Nocturia – the frequent need to pee at night – is among the most common symptoms of an enlarged prostate (BPH). Learn why it happens and what you can do to help.
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Many urological problems affect both menÂ andwomen, such as kidney stones, urinary tract infections and certain types of cancer. However, the physiological differences between men’s and women’s urinary tracts mean that some conditions are gender-specific and should be treated as such.
National Women’s Health Week, from May 10-16, serves as an opportunity to raise awareness of female urologic issues and encourage women to take steps to improve their health.
You may be surprised at some of the statistics:
– Bladder cancer: more than 18,000 women were diagnosed in 2014. Though it’s less common in women than men, women have a worse prognosis and lower survival rate – which highlights the importance of early detection through regular check-ups.
– Interstitial Cystitis (IC): an estimated 3.3 million women suffer from IC, also known as painful bladder syndrome. Because IC likely has several different causes, no single approach works for everyone – meaning individual treatment based on personal consultation is necessary.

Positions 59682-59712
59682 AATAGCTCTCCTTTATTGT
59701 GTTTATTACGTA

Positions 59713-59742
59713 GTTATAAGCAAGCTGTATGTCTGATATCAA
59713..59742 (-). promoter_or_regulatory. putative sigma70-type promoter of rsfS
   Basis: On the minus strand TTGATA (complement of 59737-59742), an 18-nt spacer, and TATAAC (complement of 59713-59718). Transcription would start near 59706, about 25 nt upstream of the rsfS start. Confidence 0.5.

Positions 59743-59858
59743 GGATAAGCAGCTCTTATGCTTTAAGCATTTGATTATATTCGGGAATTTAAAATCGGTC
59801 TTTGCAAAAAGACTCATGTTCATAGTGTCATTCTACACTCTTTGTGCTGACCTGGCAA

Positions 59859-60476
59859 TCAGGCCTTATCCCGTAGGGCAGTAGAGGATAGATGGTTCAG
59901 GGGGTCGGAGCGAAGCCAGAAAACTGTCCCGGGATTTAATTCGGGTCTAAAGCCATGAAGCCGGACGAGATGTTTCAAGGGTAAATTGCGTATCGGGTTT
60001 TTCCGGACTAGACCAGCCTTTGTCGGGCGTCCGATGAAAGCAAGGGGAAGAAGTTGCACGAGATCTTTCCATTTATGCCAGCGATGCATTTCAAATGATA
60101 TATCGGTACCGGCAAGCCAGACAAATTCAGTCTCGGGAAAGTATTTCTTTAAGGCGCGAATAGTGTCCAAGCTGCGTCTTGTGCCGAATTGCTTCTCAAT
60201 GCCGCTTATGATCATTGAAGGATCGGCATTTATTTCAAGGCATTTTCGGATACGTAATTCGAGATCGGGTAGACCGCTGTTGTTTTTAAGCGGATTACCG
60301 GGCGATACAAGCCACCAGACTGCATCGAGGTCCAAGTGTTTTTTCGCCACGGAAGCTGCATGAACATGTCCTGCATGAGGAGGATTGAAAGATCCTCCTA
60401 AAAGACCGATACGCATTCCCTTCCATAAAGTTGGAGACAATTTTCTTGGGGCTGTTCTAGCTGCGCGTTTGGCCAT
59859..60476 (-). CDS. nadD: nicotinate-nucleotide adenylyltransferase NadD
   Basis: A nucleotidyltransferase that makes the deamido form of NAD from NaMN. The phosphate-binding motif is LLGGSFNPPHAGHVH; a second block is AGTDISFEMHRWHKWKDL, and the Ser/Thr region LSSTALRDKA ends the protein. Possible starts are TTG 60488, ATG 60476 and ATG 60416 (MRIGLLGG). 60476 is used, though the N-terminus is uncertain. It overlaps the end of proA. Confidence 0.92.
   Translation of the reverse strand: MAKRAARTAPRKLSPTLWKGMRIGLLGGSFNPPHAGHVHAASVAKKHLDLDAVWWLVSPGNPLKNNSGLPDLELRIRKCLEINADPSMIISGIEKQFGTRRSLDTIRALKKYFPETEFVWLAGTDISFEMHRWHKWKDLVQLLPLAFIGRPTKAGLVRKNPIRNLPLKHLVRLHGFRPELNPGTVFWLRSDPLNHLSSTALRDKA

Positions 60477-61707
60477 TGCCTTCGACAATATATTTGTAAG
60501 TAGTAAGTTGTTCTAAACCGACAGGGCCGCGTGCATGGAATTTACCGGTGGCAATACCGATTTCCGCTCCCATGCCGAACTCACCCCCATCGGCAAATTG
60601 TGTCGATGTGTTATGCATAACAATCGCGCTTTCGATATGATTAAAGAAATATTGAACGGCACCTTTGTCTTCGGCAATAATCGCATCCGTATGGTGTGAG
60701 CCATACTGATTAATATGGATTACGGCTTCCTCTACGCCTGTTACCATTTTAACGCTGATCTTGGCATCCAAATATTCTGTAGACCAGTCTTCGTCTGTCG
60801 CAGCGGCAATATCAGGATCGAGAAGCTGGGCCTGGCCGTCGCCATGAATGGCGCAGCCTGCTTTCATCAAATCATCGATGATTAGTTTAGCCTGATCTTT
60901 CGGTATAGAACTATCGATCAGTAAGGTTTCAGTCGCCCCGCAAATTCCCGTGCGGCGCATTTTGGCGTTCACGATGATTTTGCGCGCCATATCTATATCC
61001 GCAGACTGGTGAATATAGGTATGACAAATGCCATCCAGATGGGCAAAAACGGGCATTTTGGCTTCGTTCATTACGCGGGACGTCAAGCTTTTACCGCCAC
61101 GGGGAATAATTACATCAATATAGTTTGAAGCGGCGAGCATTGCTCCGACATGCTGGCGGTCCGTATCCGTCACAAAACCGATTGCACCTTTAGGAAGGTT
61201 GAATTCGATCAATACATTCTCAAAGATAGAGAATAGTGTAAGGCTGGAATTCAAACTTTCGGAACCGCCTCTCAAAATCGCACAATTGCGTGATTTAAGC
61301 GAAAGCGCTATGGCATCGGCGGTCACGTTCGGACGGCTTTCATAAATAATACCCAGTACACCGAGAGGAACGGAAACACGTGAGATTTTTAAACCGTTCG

– Incontinence: women experience the involuntary loss of urine control about twice as often as men. And one in three women experiences stress incontinence – the involuntary leaking of urine when coughing, sneezing, laughing or just walking. Incontinence or symptoms of overactive bladder can adversely affect daily life but are typically treatable.
For women, these conditions can be exacerbated as a result of pregnancy, childbirth, menopause or a hysterectomy.
The Urology Group is proud to have three physicians who are certified in Female Pelvic Medicine & Reconstructive Surgery. This specialization gives us better insight to female urology conditions, leading to better patient care.
If you are experiencing problems, consult with a physician; it’s also important to monitor your health with routine wellness appointments.
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